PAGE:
Logline: The story of a mobile, needle syringe program operating within Melbourne’s CBD, as told by ‘Chito’, one of its full-time employees.
Current Status: Completed.
Director: Anthony Vita & Luke Westbury
Producer: Anthony Vita & Luke Westbury
Looking for (ie buyer, distributor, sales agent, producer, media interestAny parties interested in screening or distributing the film.
Made in association with: Swinburne University of Technology
1. Why did you make this film?
This film was one of our projects in our first year of film school at Swinburne University. We were tasked with creating a short (5 - 8 minute) documentary on anything we wished. We began spit-balling some ideas and Luke eventually brought up the idea of needle exchanges.
We did some quick research and discovered ‘Foot Patrol’ in Melbourne’s CBD; a mobile version of the more common needle exchange. We both have an interest in exploring things on the fringes of society or subjects that are sometimes controversial, so we instantly latched on to the idea of exploring ‘Foot Patrol’ and their work.
2. Why is the film called Foot Patrol?
‘Foot Patrol’ is the name they have given themselves so we thought it a fitting title to the film.
3. How did you find the main character?
It was actually an incredibly happy accident! We pre-interviewed the Foot Patrol team as a group to see who we could focus our story on. One of them in particular was incredibly animated and happy in front of the camera so we instantly gravitated to him, hoping to have him carry the film’s narrative.
When we arrived for the formal day of shooting and interviewing, he was absent, so we just went through the motions of interviewing the two or three people we could fit within our time frame. We left that day with everything a blur, thinking we hadn’t gotten the ‘big’ story or hook we needed, but in the edit something amazing began to emerge in Chito.
His calm and loving demeanour, his sincere warmth and humility. It began to shine through and it gave us a person and a story we, and audiences since, connected with. He’s an incredible human being doing some amazing work, and he is no doubt the reason why this film is effective.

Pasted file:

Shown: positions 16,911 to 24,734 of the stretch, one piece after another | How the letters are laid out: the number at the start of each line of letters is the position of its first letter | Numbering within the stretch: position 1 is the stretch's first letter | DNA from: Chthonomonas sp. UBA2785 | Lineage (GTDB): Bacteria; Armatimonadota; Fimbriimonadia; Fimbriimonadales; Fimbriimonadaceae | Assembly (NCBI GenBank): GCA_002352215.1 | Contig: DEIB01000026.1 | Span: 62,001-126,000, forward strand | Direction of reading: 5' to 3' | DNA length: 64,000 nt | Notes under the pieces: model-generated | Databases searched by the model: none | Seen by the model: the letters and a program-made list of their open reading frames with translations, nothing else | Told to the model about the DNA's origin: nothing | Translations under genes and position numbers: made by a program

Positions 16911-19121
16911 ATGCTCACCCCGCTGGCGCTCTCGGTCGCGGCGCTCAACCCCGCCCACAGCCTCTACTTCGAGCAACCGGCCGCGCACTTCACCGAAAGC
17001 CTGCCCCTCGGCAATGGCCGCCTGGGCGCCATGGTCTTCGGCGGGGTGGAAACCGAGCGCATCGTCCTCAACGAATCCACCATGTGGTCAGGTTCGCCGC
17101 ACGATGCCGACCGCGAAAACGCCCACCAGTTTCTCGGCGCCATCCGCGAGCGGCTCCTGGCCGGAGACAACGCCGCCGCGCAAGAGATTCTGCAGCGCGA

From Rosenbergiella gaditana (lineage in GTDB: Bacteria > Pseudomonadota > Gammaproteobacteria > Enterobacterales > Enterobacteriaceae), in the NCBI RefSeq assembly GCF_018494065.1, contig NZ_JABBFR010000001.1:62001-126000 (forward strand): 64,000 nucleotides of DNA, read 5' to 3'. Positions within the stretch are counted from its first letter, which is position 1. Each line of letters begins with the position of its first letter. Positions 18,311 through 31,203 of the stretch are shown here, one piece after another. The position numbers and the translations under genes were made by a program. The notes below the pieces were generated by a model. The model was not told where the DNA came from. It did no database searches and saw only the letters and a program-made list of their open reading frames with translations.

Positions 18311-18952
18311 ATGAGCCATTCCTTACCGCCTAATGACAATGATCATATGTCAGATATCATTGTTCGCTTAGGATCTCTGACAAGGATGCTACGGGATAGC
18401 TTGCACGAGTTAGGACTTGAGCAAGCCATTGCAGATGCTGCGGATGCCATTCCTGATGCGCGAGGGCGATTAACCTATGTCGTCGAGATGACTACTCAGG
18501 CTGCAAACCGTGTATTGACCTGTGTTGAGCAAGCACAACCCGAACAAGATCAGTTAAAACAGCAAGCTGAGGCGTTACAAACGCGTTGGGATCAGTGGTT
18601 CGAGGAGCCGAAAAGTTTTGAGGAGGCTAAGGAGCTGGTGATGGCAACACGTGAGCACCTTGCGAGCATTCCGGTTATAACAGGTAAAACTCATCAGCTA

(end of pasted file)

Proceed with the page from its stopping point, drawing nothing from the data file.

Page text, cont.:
4. What type of feedback have you received so far about the film?
It’s all been incredibly positive. Everyone always tells us about how warm and loving Chito is so the success is all because of him. We’ve also picked up a few awards along the way which is great validation for the career paths we’ve both chosen.
5. Has the feedback surprised or challenged your point of view?
It’s always a surprise when you win something. Creating the film didn’t so much as challenge our views but rather illuminated a subject we didn’t know much about - the idea of needle exchange programs made sense to us but we definitely learnt a lot more though this process.
6. What are you looking to achieve by having your film more visible on this platform?
We hope that the film can serve to educate and inform people about the positives that come from harm minimisation programs like Foot Patrol. It would be great to incite a little more discussion on social issues like this.
7. Who do you need to come on board (producers, sales agents, buyers, distributors, film festival directors, journalists) to amplify this film’s message and audience?
We welcome any interest that leads to this film being screened or distributed more. The only way to get messages like this across is to make them more accessible.
8. What type of impact would you like this film to have in Broome, Australia and internationally?
It would be nice to hear of this film being part of the catalyst for discussion on topics around harm minimisation.
9. Lastly, what’s a key question that will help spark a debate about this issue and film?
Would you give a clean needle to someone about to inject themselves with a contaminated one?